People in predominantly Hispanic neighborhoods are less likely to receive CPR from a bystander, a new study shows.
The findings confirm that the ethnic makeup of the neighborhood where a person experiences sudden cardiac arrest has a lot to do with whether they will survive the event, researchers say.
“Identifying these disparities highlights an important public health problem and leads us to think about ways to reach these communities, perhaps by tailoring CPR training to them,” says Audrey Blewer, an assistant professor in the Duke University School of Medicine, who began the study as the assistant director for educational programs at the Center for Resuscitation Science at Penn Medicine.
“It’s important to think about whether we’re doing what we need to do to help promote bystander recognition of sudden cardiac arrest and CPR in these communities.”
A previous 2017 study, found that the rate of people receiving bystander CPR was also lower in African-American neighborhoods.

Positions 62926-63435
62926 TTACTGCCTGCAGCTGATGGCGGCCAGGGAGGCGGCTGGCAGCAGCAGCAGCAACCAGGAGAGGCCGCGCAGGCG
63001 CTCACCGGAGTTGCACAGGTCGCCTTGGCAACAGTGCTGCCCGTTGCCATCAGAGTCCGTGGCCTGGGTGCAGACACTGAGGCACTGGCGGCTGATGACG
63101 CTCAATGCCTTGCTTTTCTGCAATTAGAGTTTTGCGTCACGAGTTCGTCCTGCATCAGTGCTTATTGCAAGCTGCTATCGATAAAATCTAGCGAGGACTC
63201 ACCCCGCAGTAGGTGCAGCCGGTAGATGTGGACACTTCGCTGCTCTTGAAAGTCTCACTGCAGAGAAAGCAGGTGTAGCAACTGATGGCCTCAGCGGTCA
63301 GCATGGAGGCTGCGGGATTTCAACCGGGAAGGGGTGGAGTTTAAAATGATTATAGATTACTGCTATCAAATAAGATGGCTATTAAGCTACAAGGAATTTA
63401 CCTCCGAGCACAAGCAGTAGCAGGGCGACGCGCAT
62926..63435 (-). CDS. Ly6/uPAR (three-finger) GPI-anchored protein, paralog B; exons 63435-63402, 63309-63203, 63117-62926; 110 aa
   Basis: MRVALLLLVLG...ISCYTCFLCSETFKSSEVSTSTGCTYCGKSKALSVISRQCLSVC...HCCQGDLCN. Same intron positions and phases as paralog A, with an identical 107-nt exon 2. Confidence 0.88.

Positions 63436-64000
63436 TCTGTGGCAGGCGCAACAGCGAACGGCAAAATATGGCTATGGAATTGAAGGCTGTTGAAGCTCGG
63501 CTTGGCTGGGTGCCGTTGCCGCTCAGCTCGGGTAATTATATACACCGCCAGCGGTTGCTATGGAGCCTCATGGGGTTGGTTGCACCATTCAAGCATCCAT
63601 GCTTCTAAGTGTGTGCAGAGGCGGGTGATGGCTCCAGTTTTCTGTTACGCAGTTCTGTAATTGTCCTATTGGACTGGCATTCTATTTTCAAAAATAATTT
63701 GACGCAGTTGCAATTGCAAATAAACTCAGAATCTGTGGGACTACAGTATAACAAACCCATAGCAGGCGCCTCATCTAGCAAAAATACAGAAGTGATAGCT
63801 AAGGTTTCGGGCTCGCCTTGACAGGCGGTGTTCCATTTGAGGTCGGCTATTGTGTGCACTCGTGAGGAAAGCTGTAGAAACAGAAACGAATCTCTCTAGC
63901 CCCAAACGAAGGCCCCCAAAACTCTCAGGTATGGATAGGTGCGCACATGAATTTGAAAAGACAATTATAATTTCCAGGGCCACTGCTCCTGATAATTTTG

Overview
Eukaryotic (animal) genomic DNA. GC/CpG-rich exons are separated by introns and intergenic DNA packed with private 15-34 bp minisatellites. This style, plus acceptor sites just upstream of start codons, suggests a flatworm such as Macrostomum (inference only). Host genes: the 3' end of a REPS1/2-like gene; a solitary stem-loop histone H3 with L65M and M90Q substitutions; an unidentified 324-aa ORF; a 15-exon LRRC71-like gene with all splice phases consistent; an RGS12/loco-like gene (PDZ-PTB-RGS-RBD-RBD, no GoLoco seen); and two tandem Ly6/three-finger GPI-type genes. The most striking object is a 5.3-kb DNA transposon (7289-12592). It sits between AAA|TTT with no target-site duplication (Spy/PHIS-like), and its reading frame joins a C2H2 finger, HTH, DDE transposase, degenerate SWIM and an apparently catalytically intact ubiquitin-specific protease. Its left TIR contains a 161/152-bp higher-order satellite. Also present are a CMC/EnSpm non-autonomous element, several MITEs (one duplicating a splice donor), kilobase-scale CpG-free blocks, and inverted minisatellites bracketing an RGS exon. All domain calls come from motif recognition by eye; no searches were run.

The current study analyzed sudden cardiac arrest survival data from the Resuscitation Outcomes Consortium which recorded 27,482 arrest events from 2011-2015.
Blewer and colleagues compared outcomes in four different types of neighborhoods: less than 25% Hispanic; 25 to 50% Hispanic; 50 to 75% Hispanic; and more than 75% Hispanic.
While Hispanics are the fastest growing minority population in the US, few studies have assessed whether the proportion of Hispanics in a neighborhood associates with bystander CPR delivery and survival from out-of-hospital cardiac arrest.
The team found that among neighborhoods with less than 25% Hispanic residents, CPR was administered in 39% of sudden cardiac arrest events, but it was only administered in 27% of events in neighborhoods with more than 75% Hispanic residents.
The findings appear in Circulation. Additional coauthors are from Duke and from the Resuscitation Outcomes Consortium. The American Heart Association and the National Institutes of Health funded the work.
Source: Duke University